In this example we can look at the celsius feed's encoder and decoder functions:

@wallaroo.experimental.stream_message_encoder
def encode_feed(data):
    return data

@wallaroo.experimental.stream_message_decoder
def decode_feed(data):
    return struct.unpack(">f", data)[0]

Here we've defined two functions and use wallaroo.experimental.stream_message_encoder and wallaroo.experimental.stream_message_decoder as decorators. These decorators will handle framing and delivery of your data, so all you need to ensure is that the bytes represent the single message you want to deliver.

You might ask why the example's encoder function definition is only returning the data. In this case, the example is receiving data that's already a packed floating point number so there is no need to reencode it. This allows the encoder to pass along data as-is when it's already in the correct format.

Returning to the application setup code, we should look at the pipeline definition to understand how all of this comes together. First is the pipeline construction:

pipeline = (
        wallaroo.source("convert temperature readings", celsius_feed)
        # ...

The code sample constructs a source using the celsius_feed connector configuration object defined above. This must match the type of connector; in this case, new_pipeline expects a source, so we should declare "celsius_feed" using SourceConnectorConfig.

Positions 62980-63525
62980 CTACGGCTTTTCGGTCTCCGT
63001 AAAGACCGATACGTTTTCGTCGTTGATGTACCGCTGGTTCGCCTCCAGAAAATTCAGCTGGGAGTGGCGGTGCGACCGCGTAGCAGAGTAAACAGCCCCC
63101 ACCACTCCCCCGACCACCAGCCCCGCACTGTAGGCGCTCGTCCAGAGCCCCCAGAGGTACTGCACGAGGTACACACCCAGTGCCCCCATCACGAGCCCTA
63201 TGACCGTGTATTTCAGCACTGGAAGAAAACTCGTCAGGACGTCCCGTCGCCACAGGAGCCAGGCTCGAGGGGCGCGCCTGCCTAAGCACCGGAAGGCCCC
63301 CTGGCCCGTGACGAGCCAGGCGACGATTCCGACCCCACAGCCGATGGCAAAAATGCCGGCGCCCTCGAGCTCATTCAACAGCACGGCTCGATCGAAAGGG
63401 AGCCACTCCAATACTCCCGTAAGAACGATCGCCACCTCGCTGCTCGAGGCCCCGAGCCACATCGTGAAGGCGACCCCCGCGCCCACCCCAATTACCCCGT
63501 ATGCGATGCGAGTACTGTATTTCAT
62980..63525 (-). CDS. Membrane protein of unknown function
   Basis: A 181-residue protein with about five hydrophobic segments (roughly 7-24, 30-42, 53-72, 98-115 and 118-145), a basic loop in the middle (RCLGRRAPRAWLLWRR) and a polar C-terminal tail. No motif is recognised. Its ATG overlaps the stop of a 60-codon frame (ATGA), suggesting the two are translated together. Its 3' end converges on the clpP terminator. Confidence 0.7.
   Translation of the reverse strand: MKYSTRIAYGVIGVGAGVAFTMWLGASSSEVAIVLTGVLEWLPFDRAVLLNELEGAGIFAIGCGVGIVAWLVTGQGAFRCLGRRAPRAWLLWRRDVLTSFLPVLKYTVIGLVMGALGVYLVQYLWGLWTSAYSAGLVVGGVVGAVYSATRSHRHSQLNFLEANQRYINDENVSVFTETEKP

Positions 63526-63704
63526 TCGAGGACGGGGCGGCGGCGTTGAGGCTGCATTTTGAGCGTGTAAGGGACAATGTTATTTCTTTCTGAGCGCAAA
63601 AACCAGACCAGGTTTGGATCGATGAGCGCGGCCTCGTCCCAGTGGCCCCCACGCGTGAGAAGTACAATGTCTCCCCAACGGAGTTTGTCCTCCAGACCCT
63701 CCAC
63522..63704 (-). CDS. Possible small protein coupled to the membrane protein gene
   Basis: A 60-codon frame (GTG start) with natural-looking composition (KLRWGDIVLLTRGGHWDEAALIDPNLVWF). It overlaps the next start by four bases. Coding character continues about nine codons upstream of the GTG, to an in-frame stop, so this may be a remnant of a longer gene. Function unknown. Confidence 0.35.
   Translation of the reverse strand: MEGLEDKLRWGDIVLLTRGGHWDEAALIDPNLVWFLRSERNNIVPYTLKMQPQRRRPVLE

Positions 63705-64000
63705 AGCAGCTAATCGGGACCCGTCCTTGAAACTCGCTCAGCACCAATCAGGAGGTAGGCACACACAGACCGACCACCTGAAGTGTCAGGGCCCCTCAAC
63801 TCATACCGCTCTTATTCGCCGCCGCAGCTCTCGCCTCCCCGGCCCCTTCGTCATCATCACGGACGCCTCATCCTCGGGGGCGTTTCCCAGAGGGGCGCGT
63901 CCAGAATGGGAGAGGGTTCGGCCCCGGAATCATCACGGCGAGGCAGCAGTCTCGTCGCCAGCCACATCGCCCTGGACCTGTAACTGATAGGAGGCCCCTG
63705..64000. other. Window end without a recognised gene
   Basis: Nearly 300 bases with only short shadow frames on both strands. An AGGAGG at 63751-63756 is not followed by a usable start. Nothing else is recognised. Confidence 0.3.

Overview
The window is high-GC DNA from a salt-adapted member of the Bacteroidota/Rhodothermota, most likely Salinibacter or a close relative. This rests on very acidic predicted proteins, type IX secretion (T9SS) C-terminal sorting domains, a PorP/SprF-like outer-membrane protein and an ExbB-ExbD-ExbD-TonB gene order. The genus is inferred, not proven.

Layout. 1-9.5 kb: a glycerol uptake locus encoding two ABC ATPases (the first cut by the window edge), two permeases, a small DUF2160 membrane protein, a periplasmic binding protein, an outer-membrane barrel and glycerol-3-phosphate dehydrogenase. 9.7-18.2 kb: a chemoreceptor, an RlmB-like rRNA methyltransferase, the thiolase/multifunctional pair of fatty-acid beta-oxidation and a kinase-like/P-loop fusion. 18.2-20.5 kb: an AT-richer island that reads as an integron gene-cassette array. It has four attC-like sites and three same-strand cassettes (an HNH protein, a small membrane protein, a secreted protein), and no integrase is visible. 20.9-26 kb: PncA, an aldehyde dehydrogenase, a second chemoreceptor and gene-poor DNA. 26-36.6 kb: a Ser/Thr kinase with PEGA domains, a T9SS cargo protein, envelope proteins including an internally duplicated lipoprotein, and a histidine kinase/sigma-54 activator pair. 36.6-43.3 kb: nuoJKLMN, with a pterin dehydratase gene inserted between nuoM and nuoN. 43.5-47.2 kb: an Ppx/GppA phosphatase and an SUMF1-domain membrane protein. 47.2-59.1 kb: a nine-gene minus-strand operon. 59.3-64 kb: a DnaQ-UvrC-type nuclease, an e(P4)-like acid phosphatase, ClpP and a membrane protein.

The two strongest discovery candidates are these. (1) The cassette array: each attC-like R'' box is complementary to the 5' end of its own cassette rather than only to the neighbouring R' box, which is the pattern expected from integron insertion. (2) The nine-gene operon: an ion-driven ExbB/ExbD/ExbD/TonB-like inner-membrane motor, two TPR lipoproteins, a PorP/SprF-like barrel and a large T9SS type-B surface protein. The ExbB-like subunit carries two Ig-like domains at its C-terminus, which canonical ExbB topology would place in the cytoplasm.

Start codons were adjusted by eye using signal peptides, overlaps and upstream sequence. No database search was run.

Likewise, our sink has adopted a named connector:

    # ...
    .to_sink(fahrenheit_conversion)

This matches up with our call to SinkConnectorConfig and it has its own encoder and decoder functions as well.

Notice how we don't couple the specifics of the medium used by the connector and instead focus on how we interpret incoming messages in terms of their serialization. This allows applications to evolve and mix their infrastructure over time.

Running Connector Scripts

To run an application that makes use of these connectors we'll need to understand how the connector scripts work. Wallaroo includes a library of connectors to help get you started. We'll look at udp_source and udp_sink as used in the example introduced above.

These included connectors are self-contained Python scripts. Some of them may expect a related Python library to be installed and available for import but our example uses the UDP facilities provided for by Python's standard library. Be sure that the Python path is set up to include the Wallaroo library.